Service Transformation

07.03.19

Powys County Council backs amended budget cuts and tax hike but ‘significant risk remains’

Powys county councillors have backed a 9.5% council tax hike and approved the authority’s budget after the controversial first round of £12m of cuts were rejected last month.

Opposition groups criticised the council’s cabinet last week after a proposed budget ,including a council tax hike rise of nearly 10% and £12m of cuts, were thrown out, forcing the authority into crisis talks.

The Conservative-Independent administration was asked to go back to the drawing board, and a series of changes to the plans were drawn up following cross-party talks, which will see cuts reduced but less money placed into reserves.

The new proposals have scrapped a review threatening 10 of the county’s libraries and a plan to charge blue badge holders for parking, as well as lowering an increase in the price of school meals from 20p to 15p.

Powys council holds the “unenviable position” of holding the lowest funding settlement from the Welsh Government in nine out of the last 10 years.

Councillors held a seven-hour meeting in late February where the planned savings were criticised heavily before a narrow vote saw the budget proposals rejected.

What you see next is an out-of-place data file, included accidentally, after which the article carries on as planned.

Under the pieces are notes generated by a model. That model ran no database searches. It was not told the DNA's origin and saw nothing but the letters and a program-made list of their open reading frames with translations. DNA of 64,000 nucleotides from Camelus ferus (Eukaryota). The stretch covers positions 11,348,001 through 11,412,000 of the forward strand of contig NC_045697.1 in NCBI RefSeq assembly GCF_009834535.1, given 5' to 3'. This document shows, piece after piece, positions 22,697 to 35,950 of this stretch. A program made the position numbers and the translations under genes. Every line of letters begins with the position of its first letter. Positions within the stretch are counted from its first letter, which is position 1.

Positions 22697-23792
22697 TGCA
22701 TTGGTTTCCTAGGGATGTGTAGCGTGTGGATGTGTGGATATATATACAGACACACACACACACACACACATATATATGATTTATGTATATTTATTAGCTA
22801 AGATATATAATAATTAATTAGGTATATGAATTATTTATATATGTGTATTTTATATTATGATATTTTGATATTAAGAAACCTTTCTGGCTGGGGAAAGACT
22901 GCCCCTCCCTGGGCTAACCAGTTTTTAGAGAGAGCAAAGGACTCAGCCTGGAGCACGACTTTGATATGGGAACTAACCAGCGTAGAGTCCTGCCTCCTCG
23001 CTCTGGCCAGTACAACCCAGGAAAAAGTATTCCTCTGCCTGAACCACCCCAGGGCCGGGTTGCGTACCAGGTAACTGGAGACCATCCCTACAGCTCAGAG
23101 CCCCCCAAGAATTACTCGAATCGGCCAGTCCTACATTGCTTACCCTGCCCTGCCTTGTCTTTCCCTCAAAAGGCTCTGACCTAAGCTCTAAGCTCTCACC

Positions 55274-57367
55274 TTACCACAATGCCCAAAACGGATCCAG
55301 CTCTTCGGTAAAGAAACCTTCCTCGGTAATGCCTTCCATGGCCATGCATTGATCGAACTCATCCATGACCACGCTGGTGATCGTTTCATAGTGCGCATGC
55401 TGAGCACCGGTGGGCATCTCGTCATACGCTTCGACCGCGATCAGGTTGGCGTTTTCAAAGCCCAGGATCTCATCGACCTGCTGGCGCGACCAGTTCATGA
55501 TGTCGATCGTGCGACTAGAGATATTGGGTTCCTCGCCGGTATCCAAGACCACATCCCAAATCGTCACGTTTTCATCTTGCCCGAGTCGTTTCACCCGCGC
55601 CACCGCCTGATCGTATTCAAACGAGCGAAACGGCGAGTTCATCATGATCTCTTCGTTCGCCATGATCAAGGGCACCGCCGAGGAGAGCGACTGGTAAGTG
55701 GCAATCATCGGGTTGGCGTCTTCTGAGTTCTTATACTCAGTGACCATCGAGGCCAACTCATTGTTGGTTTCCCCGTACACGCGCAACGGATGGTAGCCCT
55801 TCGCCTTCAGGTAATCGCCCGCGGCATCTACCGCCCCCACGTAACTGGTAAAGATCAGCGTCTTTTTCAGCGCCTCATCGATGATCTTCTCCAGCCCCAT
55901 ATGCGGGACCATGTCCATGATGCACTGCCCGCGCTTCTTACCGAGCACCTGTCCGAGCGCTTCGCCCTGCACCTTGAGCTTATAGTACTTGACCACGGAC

Following the decision, the council’s Labour Group leader Matthew Dorrance claimed the cabinet was “out of touch with its citizens and our communities.”

The Lib Dem-Green group leader James Gibson also slammed the administration, stating: “We have given the leadership 18 months and they have failed to turn Powys around.

“There are key departments where hard and politically unpopular decisions have been kicked into the long grass.”

Senior officers at the council said the amended budget was “adequately robust, but significant risk remains.”

Following today’s decision, Plaid Cymru leader Elwyn Vaughan criticised the 9.5% council tax rise which will “inevitably put pressures on families who are working hard and on low incomes.”

"This will make Powys amongst the most expensive councils in Wales – and bearing in mind the low incomes in Powys this isn’t something to be proud of.”

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